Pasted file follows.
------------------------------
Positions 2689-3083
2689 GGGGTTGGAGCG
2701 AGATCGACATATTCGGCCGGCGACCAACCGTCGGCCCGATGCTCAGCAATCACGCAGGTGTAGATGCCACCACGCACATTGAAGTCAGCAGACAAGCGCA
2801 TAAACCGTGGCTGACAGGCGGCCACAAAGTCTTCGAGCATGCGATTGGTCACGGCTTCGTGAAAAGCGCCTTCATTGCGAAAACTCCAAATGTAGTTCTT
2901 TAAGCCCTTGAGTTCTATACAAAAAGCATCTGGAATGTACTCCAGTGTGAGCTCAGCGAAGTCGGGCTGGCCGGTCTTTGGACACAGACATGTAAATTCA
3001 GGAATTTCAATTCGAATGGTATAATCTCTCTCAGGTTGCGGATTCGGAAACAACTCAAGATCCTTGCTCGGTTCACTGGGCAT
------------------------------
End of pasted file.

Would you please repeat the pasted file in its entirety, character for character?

Positions 2689-3083
2689 GGGGTTGGAGCG
2701 AGATCGACATATTCGGCCGGCGACCAACCGTCGGCCCGATGCTCAGCAATCACGCAGGTGTAGATGCCACCACGCACATTGAAGTCAGCAGACAAGCGCA
2801 TAAACCGTGGCTGACAGGCGGCCACAAAGTCTTCGAGCATGCGATTGGTCACGGCTTCGTGAAAAGCGCCTTCATTGCGAAAACTCCAAATGTAGTTCTT
2901 TAAGCCCTTGAGTTCTATACAAAAAGCATCTGGAATGTACTCCAGTGTGAGCTCAGCGAAGTCGGGCTGGCCGGTCTTTGGACACAGACATGTAAATTCA
3001 GGAATTTCAATTCGAATGGTATAATCTCTCTCAGGTTGCGGATTCGGAAACAACTCAAGATCCTTGCTCGGTTCACTGGGCAT